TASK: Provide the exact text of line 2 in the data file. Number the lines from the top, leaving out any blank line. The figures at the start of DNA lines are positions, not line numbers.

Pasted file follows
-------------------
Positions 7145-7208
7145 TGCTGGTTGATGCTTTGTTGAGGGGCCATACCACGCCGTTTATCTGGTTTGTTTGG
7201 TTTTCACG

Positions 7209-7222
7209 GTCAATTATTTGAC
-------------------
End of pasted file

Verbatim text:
7145 TGCTGGTTGATGCTTTGTTGAGGGGCCATACCACGCCGTTTATCTGGTTTGTTTGG